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Sexual abuse and exploitation

What is sexual abuse or exploitation?

 

The Governments of the UK define child sexual abuse (CSA) as:

 when a child is forced or persuaded to take part in sexual activities.

This may involve physical contact or non-contact activities and can happen online or offline (Department for Education, 2023; Department of Health 2017; Scottish Government, 2023; Wales Safeguarding Procedures Project Board, 2020).

Children and young people may not always understand that they are being sexually abused. 

 

The NSPCC go on to define

Contact abuse as involving activities where an abuser makes physical contact with a child

and 

Non-contact abuse as involving activities where there is no physical contact

Click on the NSPCC link to find out more.

 

The document Keeping Children Safe in Education (2023) has the following to say about Child Sexual Exploitation: 

 

We know that different forms of harm often overlap, and that perpetrators may subject children and young people to multiple forms of abuse, such as ... sexual exploitation.

 

In some cases the exploitation or abuse will be in exchange for something the victim needs or wants (for example, money, gifts or affection), and/or will be to the financial benefit or other advantage, such as increased status, of the perpetrator or facilitator.

 

Children can be exploited by adult males or females, as individuals or in groups. They may also be exploited by other children, who themselves may be experiencing exploitation – where this is the case, it is important that the child perpetrator is also recognised as a victim.

 

Whilst the age of the child may be a contributing factor for an imbalance of power, there are a range of other factors that could make a child more vulnerable to exploitation, including, sexual identity, cognitive ability, learning difficulties, communication ability, physical strength, status, and access to economic or other resources.

 

Some of the following can be indicators of both child criminal and sexual exploitation where children:

  • appear with unexplained gifts, money or new possessions
  • associate with other children involved in exploitation
  • suffer from changes in emotional well-being
  • misuse alcohol and other drugs
  • go missing for periods of time or regularly come home late, and
  • regularly miss school or education or do not take part in education.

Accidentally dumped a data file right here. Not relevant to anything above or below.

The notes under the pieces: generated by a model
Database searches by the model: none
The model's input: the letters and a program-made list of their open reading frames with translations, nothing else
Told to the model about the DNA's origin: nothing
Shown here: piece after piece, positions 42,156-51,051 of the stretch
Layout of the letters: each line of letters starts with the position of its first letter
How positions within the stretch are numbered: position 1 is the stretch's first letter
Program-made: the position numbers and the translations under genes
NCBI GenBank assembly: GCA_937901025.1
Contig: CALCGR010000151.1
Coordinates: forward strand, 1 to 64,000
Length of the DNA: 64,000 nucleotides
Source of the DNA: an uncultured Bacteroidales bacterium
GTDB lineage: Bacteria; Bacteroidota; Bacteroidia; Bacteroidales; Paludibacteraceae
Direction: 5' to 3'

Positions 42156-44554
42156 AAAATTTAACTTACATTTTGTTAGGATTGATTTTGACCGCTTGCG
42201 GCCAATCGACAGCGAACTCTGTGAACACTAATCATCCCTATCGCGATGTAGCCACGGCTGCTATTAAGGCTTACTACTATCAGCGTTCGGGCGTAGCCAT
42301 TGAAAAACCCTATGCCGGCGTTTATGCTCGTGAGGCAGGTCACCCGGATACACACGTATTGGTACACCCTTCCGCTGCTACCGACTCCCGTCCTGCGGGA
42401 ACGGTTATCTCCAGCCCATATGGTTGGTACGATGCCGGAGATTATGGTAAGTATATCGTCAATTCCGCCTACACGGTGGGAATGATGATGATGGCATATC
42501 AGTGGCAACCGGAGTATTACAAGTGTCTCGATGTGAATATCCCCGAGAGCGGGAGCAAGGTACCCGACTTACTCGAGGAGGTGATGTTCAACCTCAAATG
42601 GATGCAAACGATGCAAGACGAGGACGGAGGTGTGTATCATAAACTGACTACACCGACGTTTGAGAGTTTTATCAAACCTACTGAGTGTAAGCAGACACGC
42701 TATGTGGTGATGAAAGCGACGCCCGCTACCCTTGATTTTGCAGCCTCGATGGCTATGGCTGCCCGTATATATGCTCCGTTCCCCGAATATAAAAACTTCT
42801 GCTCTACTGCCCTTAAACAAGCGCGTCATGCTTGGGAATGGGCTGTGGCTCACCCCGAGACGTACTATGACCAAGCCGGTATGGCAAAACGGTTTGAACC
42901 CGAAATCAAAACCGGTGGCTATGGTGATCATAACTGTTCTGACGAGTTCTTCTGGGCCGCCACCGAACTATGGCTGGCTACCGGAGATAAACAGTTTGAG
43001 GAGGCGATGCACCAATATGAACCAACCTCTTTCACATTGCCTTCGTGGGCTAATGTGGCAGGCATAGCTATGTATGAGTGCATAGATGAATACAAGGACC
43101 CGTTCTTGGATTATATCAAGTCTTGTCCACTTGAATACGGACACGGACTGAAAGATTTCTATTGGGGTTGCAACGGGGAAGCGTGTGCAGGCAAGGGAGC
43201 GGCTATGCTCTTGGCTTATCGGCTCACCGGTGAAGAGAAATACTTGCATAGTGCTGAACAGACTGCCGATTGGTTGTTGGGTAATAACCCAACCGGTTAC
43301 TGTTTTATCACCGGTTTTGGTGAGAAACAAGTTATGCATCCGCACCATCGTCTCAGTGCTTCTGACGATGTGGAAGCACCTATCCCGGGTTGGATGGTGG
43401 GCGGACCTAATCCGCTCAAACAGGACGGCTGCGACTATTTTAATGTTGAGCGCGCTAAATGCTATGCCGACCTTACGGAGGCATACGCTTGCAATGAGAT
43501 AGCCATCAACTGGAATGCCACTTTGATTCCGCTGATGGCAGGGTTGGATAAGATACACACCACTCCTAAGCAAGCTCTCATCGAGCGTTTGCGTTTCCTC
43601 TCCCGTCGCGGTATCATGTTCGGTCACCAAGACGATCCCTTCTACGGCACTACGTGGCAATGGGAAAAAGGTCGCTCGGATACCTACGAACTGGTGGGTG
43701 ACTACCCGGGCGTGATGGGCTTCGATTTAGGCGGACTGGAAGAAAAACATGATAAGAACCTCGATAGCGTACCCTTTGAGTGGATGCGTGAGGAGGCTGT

Children who have been exploited will need additional support to help keep them in education.

 

Child Sexual Exploitation (CSE) can be a one-off occurrence or a series of incidents over time and range from opportunistic to complex organised abuse. It can involve force and/or enticement-based methods of compliance and may, or may not, be accompanied by violence or threats of violence.

 

Some additional specific indicators that may be present in CSE are children who:

  • have older boyfriends or girlfriends; and
  • suffer from sexually transmitted infections, display sexual behaviours beyond expected sexual development or become pregnant.

 

What can I do to help my child?

 

Look out for physical indicators of abuse, such as:

  • bruising
  • bleeding
  • discharge
  • pain or soreness in the genital or anal area
  • sexually transmitted infections

 

Look out for emotional indicators of abuse, such as:

  • being afraid of and/or avoiding a particular person (including a family member or friend)
  • having nightmares or bed-wetting
  • being withdrawn
  • alluding to ‘secrets’
  • self-harming
  • running away from home
  • developing eating problems
  • displaying sexualised behaviour or having sexual knowledge that’s inappropriate for their stage of development
  • misusing drugs or alcohol

 

See the NSPCC web page for more information on how to spot the signs.

 

If you are at all concerned, the best thing to do is to talk to someone... see the advert from NSPCC below:

Call the NSPCC helpline on 0808 800 5000

NSPCC TV ad, 'Say Something' 60 SEC

1 in 20 children experience sexual abuse. And for these children, and the adults who are worried it's happening, speaking out can be incredibly difficult. It means, right now, there's a silence around sexual abuse. That's why everything we do - from our helplines to our work in every community - helps to break this silence and prevent abuse from ever happening.

Don't forget to register your child for Free school Meals... see our page under the Parents tab for details, contact 0208 937 3110 or log into www.brent.gov.uk/freeschoolmeals to register...

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